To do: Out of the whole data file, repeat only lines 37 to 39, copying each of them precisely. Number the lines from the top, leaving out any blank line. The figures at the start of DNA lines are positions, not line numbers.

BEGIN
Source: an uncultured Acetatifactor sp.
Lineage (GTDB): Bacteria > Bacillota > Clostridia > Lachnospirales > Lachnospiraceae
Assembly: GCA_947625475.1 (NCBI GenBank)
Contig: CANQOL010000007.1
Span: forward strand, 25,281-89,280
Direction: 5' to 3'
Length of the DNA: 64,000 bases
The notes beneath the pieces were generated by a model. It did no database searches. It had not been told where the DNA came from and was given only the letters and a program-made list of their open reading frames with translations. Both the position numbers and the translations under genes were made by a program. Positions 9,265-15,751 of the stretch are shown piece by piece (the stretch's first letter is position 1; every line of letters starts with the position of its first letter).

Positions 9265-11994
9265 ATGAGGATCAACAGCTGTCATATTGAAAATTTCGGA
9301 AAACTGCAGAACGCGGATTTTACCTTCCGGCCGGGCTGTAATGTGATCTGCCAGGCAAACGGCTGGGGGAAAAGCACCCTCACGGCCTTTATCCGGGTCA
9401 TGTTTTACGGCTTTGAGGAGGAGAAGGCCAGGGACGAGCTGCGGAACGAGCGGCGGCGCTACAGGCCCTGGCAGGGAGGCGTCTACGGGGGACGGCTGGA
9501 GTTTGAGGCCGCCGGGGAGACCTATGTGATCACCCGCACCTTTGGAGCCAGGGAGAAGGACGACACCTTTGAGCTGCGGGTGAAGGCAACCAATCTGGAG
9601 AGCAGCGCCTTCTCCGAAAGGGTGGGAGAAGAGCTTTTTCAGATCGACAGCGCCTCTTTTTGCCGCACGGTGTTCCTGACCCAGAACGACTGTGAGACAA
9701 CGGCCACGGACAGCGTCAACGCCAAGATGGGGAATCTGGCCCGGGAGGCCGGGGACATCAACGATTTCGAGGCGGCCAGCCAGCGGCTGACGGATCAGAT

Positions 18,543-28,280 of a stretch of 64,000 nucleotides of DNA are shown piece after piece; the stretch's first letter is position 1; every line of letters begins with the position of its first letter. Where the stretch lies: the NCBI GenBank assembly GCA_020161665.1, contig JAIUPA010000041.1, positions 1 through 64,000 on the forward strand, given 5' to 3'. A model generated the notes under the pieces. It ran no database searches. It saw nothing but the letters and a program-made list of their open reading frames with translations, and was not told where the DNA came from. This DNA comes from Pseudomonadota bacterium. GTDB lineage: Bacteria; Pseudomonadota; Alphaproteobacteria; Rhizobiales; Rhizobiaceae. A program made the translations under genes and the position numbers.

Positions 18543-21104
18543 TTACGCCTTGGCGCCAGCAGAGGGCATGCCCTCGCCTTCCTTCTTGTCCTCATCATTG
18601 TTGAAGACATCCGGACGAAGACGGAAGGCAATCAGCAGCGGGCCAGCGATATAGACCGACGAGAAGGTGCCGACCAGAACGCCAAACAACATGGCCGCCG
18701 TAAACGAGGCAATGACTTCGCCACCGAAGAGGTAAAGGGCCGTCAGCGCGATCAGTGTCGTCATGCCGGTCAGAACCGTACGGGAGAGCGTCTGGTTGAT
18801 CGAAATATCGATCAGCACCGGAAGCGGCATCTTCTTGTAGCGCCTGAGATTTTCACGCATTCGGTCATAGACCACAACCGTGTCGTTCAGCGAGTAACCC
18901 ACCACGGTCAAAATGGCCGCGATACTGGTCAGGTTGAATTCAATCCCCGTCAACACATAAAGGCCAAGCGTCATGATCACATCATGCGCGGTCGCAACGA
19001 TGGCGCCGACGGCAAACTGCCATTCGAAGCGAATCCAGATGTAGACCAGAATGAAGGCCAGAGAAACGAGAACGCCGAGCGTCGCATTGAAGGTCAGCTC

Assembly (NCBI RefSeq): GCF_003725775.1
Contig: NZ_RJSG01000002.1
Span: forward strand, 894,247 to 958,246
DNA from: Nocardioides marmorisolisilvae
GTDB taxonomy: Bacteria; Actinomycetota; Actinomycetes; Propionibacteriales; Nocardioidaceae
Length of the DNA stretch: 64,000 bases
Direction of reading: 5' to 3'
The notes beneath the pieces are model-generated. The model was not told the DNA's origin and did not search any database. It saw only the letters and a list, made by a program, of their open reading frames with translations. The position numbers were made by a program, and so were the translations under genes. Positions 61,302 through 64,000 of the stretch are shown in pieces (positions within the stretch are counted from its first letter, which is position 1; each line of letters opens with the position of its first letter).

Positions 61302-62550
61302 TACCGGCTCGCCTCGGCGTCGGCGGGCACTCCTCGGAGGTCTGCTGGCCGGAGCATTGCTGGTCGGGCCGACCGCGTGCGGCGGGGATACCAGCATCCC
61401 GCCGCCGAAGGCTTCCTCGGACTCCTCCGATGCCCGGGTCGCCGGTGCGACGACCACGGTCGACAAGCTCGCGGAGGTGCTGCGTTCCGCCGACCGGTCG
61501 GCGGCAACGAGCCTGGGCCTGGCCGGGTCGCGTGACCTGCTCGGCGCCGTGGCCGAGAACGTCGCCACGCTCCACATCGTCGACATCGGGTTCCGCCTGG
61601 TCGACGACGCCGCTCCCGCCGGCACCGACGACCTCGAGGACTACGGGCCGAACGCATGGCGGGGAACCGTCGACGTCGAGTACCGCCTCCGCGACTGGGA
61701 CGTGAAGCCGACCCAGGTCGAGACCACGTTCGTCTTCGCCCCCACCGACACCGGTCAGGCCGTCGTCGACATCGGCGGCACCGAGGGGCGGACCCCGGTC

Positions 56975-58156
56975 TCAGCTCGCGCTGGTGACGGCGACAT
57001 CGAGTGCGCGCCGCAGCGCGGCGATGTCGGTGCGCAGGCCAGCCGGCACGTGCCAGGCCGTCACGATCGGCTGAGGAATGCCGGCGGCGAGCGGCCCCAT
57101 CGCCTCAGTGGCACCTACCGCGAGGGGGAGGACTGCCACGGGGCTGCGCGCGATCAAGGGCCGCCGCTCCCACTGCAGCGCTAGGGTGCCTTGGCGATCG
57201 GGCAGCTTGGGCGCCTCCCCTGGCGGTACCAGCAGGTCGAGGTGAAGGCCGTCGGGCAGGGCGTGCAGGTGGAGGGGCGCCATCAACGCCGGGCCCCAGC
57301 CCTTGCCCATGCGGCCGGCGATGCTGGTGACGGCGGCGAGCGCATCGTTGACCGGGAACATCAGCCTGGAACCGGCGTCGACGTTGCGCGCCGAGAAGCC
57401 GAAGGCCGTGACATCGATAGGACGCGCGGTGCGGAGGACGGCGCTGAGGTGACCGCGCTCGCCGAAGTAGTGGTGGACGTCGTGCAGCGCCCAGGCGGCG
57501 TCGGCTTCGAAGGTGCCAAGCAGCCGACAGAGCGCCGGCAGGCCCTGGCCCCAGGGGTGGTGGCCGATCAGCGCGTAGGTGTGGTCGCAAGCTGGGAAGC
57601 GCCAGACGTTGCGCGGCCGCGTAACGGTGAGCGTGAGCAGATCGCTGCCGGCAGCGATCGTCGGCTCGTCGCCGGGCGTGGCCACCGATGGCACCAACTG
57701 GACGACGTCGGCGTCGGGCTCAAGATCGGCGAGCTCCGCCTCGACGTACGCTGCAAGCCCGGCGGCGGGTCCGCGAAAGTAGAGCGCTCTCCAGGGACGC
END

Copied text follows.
61701 CGTGAAGCCGACCCAGGTCGAGACCACGTTCGTCTTCGCCCCCACCGACACCGGTCAGGCCGTCGTCGACATCGGCGGCACCGAGGGGCGGACCCCGGTC

Positions 56975-58156
56975 TCAGCTCGCGCTGGTGACGGCGACAT